I had a principal give me grief about it once but said that the choice is mine whether I should risk their lives on buses that are not run by the school district but rather outsourced and has a primary focus on their owners/profitability over safety of students. I will make that call, not them. Always had some fun run-ins with bus related issues over the years with horrible locations picked for stops and all that. I made the case at one point that a particular stop was terrible because years earlier we had a car crash right into that spot on the corner and in the winter it's extra dangerous. They refused to change it so I made the request to the local PD that they should have someone there to watch the area because of how dangerous it is. Suffice to say, the cops backed me on that because they had safety studies that showed it was not a safe location and there were numerous accidents throughout the day over the years there.

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Response to Blue_Adept (Reply #13)

Wed Jan 3, 2018, 09:50 AM

17. I took the decision out of a boss's hands one year

She was not happy.

But the local PD was urging businesses to close down and send their employees home. We were not, in any form, an "essential" business and I was scared about getting home. So I went.

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Response to blaze (Reply #17)

Wed Jan 3, 2018, 09:55 AM

18. Exactly! Bosses be like...







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Response to Blue_Adept (Reply #18)

Wed Jan 3, 2018, 10:01 AM

21. Hahaha!!!! Thanks for those! nt

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Response to Blue_Adept (Reply #7)

Wed Jan 3, 2018, 12:30 PM

23. Good lord....

A winter cane, then.

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Response to dixiegrrrrl (Reply #5)

Wed Jan 3, 2018, 09:41 PM

30. Actually, ... the storm will bring warmth, for a couple of days.


It basically takes warm air from the Gulf or Gulf Stream to generate large amounts of precipitation.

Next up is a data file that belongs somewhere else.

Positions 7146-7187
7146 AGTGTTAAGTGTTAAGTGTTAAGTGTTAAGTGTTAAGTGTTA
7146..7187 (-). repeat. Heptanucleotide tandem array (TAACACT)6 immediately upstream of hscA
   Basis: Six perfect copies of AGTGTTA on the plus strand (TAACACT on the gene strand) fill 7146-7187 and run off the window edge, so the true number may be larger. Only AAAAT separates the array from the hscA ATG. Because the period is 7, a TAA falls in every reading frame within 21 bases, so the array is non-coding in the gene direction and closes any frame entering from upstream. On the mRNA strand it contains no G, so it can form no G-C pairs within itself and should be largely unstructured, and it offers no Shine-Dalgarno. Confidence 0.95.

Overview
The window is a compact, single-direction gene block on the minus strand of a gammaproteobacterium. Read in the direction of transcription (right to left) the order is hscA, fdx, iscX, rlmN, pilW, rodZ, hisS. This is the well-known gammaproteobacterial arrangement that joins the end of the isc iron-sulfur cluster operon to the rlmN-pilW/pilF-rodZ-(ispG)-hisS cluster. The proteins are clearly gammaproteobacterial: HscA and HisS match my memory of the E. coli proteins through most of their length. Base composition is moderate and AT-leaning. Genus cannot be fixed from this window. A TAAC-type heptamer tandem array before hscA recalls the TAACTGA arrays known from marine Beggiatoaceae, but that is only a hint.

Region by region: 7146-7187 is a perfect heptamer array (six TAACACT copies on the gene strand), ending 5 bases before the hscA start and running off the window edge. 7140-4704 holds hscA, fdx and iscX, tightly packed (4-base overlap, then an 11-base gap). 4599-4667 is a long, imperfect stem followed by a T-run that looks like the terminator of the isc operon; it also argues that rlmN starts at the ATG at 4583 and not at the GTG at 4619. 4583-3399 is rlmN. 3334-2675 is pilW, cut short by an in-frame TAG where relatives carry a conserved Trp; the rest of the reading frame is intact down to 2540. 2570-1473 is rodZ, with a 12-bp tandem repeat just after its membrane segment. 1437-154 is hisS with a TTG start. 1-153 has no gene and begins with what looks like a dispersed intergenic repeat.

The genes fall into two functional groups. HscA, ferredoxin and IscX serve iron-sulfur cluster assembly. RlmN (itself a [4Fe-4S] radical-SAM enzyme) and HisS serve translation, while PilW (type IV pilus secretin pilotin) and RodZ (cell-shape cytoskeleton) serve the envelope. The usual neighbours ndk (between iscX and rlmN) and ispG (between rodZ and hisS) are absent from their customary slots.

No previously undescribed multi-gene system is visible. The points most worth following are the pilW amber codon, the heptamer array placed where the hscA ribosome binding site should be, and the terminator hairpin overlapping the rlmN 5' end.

There are cooler storms from the Pacific but they are kind of wrung out by time they make it East.

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Response to EarthFirst (Original post)

Wed Jan 3, 2018, 09:39 AM

12. This sounds like it may kill a lot of nice shrubs and trees

over large areas. If there were some great new technology start-up for taking down millions of trees dying each year from climate change I'd invest in it, but any good company positioning to serve that market will probably do well.

We're in central Florida, and the winter storm advisories extend all the way down to our area. Hopefully, one nice young loquat that's at least growing under the shelter of an old live oak will do okay, even if the other out in the open doesn't. Whatever can't take the extreme weather events due to a weaker jet stream will be replaced with something hardier--heat, drought, deluge, and cold hardier.

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Response to EarthFirst (Original post)

Wed Jan 3, 2018, 09:41 AM

14. That's a really stupid and sensational headline

They can warn about serious weather without the fugging fear-mongering bomb shit.

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Response to malaise (Reply #14)

Wed Jan 3, 2018, 09:56 AM

19. Except that's what it's actually called

It used to simply be that forecasters kept the verbiage very simple for simpleminded folk.

Now they're using more detailed and accurate terms that have been in their lexicon for decades that accurately describes what's going on.

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Response to Blue_Adept (Reply #19)

Wed Jan 3, 2018, 09:58 AM

20. Maybe I should stick to Atlantic hurricanes